For Reel


The Double Life of Veronique (1991)
March 27, 2012, 3:47 am
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Director: Krzysztof Kieślowski

Krzysztof Kieślowski first started making films in the mid-1960s. His early body-of-work is compromised of documentaries – shorts that concern industry, economics, class, and other various social problems facing Poland. Many of these themes would reverberate in his narrative work, such as his depiction of the hierarchy within the factory of Camera Buff. By the late 1980s, however, he underwent a remarkable shift, abandoning political themes altogether and instead discussing the mystical and the unexplainable. Perhaps no film is more demonstrative of the sensibilities of his late career than The Double Life of Veronique, one of his many masterpieces, and the last feature that he would make before undertaking the Three Colors Trilogy. The story is simple: two women, Weronika and Véronique, live in Kraków and Paris, respectively. They are identical, share a love of music, and seem to have a cosmic connection in which each one influences the other in unexplainable ways. As a study of identity, it is clearly Kieślowski at his most personal – this being a man whose late films were coproductions with France, having abandoned Polish social issues in his pictures entirely. More opaquely, however, it is one of the most profound and mysterious examinations of free will in the cinema. Take, for instance, a scene in which, after feeling humiliated by the puppeteer’s manipulations, Véronique flees and he proceeds to tail her. Noticing that he is following her, she successfully hides and watches him through a shop window as he fumbles on the street, having lost her. For a film very much about destiny and fate, this brief game of hide-and-seek is a moving moment of liberation – a simple gesture in which the character tests the limits of her own independence. Véronique’s final return to home is perhaps a parallel of this moment. She abandons nearly everything to join her father in the countryside – not defeated, but fully empowered, no longer a puppet.



A Short Film About Love (1988)
March 25, 2011, 5:09 am
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Director: Krzysztof Kieslowski

An extended cut of the sixth episode of the Decalogue series, A Short Film About Love is one of Krzysztof Kieslowski’s many masterpieces. A nineteen-year-old voyeur, Tomek, watches a beautiful older woman, Magda, in the apartment complex across from his. After confronting her, what ensues is a fascinating deconstruction of the nature of obsession and love, and the line (or lack thereof) that distinguishes them. Ironically, Kieslowski shows how Magda, previously the victim, becomes an obsessor herself, and with a point-of-view change the film fully articulates how Magda’s outlook on love is influenced by her relationship with Tomek. In this sense, Tomek can be considered a Christlike figure, complete with a metaphorical resurrection. The performances of Olaf Lubazenko, Grazyna Szapolowska, and Stefanie Iwinska as Tomek’s Godmother are all spectacular – particularly Szapolowska, whose character in lesser hands could have reduced the film to a chauvinistic tale of the cruelty of women and their dire need for a man’s affection. However, Szapolowska never compromises Magda’s dignity even at her most vulnerable, and it is because of her that the film’s delicate truths can unbridledly resonate.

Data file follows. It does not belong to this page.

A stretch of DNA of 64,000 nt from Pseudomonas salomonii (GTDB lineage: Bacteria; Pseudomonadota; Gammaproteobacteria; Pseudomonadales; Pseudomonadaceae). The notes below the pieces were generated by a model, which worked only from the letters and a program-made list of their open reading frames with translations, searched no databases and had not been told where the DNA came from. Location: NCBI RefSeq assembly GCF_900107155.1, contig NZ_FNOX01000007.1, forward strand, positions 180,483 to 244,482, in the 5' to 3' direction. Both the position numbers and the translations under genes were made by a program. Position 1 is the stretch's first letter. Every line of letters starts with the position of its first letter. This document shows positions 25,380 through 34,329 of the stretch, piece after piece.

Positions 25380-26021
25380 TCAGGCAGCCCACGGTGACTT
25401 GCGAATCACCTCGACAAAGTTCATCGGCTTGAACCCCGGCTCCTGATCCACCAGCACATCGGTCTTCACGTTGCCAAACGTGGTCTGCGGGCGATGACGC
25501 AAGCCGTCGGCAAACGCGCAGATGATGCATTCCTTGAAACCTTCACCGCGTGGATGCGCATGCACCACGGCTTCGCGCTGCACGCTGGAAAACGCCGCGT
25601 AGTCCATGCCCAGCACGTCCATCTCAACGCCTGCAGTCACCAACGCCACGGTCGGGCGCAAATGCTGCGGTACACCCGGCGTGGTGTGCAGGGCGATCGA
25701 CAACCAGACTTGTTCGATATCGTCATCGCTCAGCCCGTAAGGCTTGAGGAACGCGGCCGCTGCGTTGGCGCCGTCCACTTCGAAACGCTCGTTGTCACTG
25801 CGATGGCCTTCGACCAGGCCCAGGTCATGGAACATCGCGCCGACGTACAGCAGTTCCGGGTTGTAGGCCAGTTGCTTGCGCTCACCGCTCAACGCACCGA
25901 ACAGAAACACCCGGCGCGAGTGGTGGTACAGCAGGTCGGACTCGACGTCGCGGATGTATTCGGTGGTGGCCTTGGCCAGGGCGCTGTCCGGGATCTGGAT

A Short Film About Killing (1988)
March 25, 2011, 5:06 am
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Director: Krzysztof Kieslowski

Two episodes from Krzysztof Kieslowski’s oft-praised Decalogue series were expanded into feature films – A Short Film About Killing and A Short Film About Love. The titular killing of the former references two murders which Kieslowski presents to be on an equally moral ground. In the first, a young delinquent, Jacek, ruthlessly kills a taxi driver without cause. After being sentenced to hang, the final scene documents his execution. Both of the deaths are played out in extensive length and detail and are daunting to get through. The murder of the taxi driver is familiar of Torn Curtain, wherein Hitchcock wished to present the difficulty it takes to kill a man, and the execution scene mirrors this mercilessness by depicting the mechanical preparation of the execution chamber. Slawomir Idziak, a frequent collaborator of Kieslowski’s who shot two of his masterpieces – Three Colors: Blue and The Double Life of Veronique – lights the film with strange green and rustic hues, which doesn’t take away from the gritty realism but rather sensationalizes the dreary ugliness of Jacek’s surroundings. Kieslowski’s inditement of the death penalty might have resonated more had he not tried to manipulate the audience’s sympathy by giving Jacek such a melodramatic backstory, but one has to praise the film’s achievement as a bitter, humanitarian outcry – while it is the mysteries of Kieslowski’s later films that often attribute to their power, this picture is unforgettable with it’s grim unambiguity.